Did II Panzer Battalion LSSAH have 33 tanks on 11 July 1943?

There is a post-war account (published in 1990) by the LSSAH Division chief of staff Major Rudolf Lehmann where he states that the II Panzer Battalion had 33 panzers. That is sometimes interpreted as meaning that the afternoon or evening of 11 July 1943 there remained near height 252.2 around 33 panzers. This would be II Panzer Battalion, the Battalion HQ and possibly the Panzer Regiment HQ. He specifically states: “Sturmbannfuehrer Gross [commander of II Panzer Battalion] managed to bring this battle to a successful conclusion despite the crushing numerical superiority of the enemy; he had at this point only thirty-three Panzers.” (page 236). I doubt this is a number he remembered of the top of his head 47 years after the fact, so I assume he got it from a diary or notes or a document from the time. I have not seen this figure documented anywhere else.

Now, this could mean that they had 33 tanks on the evening of the 11th or before the fighting on the 12th or after the fighting on the morning of the 12th. If they had 33 tanks after the fighting on the morning of the 12th, then this may imply that they started the battle with 37 tanks. Now, this quote is placed in the narrative for 12 July right after discussing the 6th panzer company having seven tanks and having lost 4 in their retreat. Regardless it appears the II Panzer Battalion had either 33 or 37 tanks. The problem is that the Panzer Regiment is reported to have 69 tanks on the evening of 11 July.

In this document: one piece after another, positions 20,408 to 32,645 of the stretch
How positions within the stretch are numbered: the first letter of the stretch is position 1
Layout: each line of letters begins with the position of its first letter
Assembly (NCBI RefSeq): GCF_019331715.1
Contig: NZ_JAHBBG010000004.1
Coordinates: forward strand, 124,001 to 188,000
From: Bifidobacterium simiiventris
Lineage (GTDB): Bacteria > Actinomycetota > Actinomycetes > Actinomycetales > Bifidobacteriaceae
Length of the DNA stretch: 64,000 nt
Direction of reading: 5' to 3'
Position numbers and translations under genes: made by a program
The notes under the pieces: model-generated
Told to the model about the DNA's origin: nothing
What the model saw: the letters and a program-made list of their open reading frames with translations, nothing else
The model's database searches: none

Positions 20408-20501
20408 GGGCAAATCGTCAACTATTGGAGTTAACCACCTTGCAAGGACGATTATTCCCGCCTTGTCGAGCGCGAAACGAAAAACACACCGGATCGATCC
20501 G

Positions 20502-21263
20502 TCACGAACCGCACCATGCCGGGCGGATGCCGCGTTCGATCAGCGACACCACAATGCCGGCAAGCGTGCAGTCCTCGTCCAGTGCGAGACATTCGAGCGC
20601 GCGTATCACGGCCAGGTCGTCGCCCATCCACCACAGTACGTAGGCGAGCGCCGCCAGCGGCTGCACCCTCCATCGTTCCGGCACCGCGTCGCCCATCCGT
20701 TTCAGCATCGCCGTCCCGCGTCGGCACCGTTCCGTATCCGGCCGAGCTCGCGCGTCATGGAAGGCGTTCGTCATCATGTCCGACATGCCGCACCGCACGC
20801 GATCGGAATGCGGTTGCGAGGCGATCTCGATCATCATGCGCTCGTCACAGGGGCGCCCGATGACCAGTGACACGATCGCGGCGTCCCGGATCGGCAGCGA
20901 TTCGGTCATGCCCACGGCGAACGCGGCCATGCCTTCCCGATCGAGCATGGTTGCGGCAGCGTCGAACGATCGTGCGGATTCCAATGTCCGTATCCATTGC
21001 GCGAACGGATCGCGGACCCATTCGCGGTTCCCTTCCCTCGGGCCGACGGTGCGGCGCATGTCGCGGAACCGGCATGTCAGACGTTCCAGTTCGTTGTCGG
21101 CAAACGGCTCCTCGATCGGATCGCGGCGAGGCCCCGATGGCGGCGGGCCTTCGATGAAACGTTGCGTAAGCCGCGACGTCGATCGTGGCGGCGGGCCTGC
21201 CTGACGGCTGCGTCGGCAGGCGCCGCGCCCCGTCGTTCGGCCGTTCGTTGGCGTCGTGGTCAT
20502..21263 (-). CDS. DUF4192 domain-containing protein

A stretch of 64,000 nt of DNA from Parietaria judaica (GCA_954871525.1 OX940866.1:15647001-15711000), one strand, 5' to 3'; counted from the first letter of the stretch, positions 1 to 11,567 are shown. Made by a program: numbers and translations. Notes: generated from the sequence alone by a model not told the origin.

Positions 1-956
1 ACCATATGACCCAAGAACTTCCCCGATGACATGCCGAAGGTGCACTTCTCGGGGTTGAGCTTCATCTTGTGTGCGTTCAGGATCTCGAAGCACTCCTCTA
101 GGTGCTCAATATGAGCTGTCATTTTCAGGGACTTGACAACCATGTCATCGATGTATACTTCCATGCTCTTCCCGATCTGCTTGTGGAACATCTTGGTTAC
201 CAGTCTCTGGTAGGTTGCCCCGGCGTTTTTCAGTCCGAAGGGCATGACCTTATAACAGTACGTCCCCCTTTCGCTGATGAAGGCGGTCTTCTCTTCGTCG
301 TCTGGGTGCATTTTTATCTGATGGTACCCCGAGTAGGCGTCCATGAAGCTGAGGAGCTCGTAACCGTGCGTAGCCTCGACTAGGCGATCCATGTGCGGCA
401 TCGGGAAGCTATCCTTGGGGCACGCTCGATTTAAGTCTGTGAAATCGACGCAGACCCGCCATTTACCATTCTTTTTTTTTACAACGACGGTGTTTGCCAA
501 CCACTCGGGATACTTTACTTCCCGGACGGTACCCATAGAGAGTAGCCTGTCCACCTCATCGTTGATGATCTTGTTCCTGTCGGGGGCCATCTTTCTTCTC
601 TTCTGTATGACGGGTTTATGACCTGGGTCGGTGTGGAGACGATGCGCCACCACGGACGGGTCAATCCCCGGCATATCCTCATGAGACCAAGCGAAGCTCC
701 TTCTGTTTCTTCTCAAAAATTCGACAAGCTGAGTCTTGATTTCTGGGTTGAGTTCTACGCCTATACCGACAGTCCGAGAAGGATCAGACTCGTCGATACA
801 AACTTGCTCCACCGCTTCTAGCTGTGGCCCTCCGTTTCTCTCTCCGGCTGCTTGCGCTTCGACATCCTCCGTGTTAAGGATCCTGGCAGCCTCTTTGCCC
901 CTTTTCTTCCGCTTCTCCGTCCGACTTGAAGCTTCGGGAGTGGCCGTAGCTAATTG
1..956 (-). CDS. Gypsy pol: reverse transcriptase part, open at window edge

Height 252.2 is just to the southwest of Prokhorovka. The panzer were then pulled back to behind the tank ditch except for Captain Rudolf von Ribbentrop’s 6th Panzer Company. Captain Ribbentrop was the son of the Nazi foreign minister. So the 6th Panzer Company remained near 252.2 while the 5th and 7th Panzer Companies moved further back to the rear. According to Lehmann, these two panzer companies were located around 800 meters to the rear.

According to Ribbentrop, the 6th panzer company had 7 tanks on the morning of 12 July. Lehmann also states that. One could infer from this that the 5th and 7th panzer companies each had around 12 to 16 tanks, less 2 or 3 tanks for the battalion command (7 + 12 + 12 + 2 = 33 or 7 – 4 + 15 + 16 + 3 = 37)  

Now, according to the Kursk Data Base, as of the evening of 11 July the LSSAH Division had 2 Panzer Is, 4 Panzer IIs, 1 Panzer III short, 4 Panzer III longs, 7 Panzer III Command tanks, 47 Panzer IV longs, and 4 Panzer VIs for a total of 69 tanks in the panzer regiment (see footnote 34, page 165, of The Battle of Prokhorovka).

So, 69 tanks in the panzer regiment and the II Panzer Battalion appears to have had 33 or 37 tanks. There are 4 Tigers for 13th Panzer Company, which was not with them. That would leave 28 to 32 or so tanks for an ersatz I Panzer Battalion and the panzer regiment headquarters (2 or 3 command tanks and probably the 2 Panzer Is and 4 Panzer IIs). This leaves two Panzer III Command, four Panzer III longs and 13 to 18 Panzer IVs for an ersatz I Panzer Battalion.